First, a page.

Researchers Find New Strain Of Flu In China With 'Pandemic Potential'

Chinese scientists discover new swine flu with pandemic potential

Chinese scientists discover new swine flu with pandemic potential

An emerging virus discovered in pigs in China has traits similar to the 2009 swine flu and 1918 Spanish flu, Dr. Anthony Fauci, a member of the White House coronavirus task force, told a Senate committee on June 30.

This was after 10.4% of swine workers had already been infected, despite blood tests showing antibodies created by exposure to the flu virus. The researchers wrote a research article that was published in the Proceedings of the National Academy of Sciences.

The new strain has recently been found in pigs and has the potential to be transmitted to humans.

Sun Honglei, the paper's first author, says G4's inclusion of genes from the 2009 H1N1 pandemic "may promote the virus adaptation" that leads to human-to-human transmission.

Experts agree that there is no imminent threat from the new strain of swine flu, but that the situation must be monitored closely.

After further examination, the team discovered that the virus spreads through airborne particles amongst animals. In laboratory experiments, the researchers found that these G4 viruses were able to infect and replicate in human airway epithelial cells.

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While this new virus may not be a huge threat to humans yet, Chang told the BBC that "we should not ignore it".

She also shared her experience of contracting swine flu and said that it is the most hard thing she has gone through. Webster says at the very least, the seed stock to make a human vaccine-variants of a strain that grow rapidly in the eggs used to make a flu vaccine-should be produced now. Chinese university scientists and China's Center for Disease Control and Prevention said this strain has "all the essential hallmarks of being highly adapted to infect humans". And though G4 holds H1N1 genes, people who have received seasonal flu vaccines won't have any immunity.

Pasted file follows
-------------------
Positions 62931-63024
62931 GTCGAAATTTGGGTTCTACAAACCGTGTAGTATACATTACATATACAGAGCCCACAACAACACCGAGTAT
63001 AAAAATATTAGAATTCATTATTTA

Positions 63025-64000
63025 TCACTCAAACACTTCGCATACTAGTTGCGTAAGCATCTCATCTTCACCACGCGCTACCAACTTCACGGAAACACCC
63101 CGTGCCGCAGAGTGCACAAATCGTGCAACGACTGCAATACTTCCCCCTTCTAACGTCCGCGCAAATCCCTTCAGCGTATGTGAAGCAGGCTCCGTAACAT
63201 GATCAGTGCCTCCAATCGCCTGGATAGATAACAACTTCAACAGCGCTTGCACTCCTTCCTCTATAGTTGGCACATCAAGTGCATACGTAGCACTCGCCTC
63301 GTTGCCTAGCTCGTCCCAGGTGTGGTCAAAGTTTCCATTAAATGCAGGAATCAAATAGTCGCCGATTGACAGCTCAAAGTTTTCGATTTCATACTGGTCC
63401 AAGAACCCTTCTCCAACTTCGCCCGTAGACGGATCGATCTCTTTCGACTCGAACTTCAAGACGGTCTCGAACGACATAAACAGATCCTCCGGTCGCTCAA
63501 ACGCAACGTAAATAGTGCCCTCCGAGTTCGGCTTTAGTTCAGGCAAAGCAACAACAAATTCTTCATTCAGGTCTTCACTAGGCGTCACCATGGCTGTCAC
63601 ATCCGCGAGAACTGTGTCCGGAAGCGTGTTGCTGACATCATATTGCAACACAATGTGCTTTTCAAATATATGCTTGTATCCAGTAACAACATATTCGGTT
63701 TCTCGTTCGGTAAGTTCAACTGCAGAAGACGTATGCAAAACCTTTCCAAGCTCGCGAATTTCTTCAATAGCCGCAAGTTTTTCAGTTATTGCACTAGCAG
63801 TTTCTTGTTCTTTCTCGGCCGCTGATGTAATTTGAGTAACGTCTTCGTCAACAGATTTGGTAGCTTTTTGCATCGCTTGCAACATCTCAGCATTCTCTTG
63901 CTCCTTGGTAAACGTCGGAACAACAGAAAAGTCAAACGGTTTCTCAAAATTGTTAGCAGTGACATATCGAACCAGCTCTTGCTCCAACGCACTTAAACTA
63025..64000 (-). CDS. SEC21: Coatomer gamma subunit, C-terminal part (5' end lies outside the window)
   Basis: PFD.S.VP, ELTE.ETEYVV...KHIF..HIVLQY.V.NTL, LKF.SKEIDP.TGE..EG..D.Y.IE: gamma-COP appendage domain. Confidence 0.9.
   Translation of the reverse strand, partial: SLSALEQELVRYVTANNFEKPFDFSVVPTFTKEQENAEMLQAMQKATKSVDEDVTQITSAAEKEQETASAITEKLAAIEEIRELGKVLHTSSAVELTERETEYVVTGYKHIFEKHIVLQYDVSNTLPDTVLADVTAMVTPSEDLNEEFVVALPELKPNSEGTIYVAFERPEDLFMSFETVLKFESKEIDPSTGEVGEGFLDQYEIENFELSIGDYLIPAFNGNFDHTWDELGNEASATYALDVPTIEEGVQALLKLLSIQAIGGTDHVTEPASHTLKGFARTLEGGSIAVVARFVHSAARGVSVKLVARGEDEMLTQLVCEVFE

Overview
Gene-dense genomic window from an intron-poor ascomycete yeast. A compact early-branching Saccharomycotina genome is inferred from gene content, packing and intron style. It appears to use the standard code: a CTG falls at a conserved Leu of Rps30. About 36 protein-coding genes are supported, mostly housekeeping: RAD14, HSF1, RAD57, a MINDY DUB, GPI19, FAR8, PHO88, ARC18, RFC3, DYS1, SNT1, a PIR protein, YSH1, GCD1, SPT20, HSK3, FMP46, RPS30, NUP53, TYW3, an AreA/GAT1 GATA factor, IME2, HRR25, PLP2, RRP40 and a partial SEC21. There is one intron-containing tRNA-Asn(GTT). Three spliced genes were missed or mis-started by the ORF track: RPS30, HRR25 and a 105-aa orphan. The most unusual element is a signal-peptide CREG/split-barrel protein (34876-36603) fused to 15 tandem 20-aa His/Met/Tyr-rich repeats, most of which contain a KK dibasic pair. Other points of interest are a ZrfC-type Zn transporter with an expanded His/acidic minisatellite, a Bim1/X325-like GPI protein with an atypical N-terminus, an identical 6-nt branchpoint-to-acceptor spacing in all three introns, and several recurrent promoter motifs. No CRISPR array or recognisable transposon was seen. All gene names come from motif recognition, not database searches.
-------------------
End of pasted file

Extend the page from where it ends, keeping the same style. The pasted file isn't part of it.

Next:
The study said pigs were considered important "mixing vessels" for the generation of pandemic influenza viruses and called for "systematic surveillance" of the problem.

The study also focused on the possibility of viruses crossing the species barrier into humans, particularly in densely populated regions in China, where millions live in close proximity to farms, breeding facilities, slaughterhouses and wet markets.

The WHO official continued, "It also highlights that we can not let down our guard on influenza; we need to be vigilant and continue surveillance even during the COVID-19 pandemic".

"What the paper does do is something important for the epidemiological community: it points to a virus that we need to be keeping a careful eye on", the scientist tweeted about the new research.

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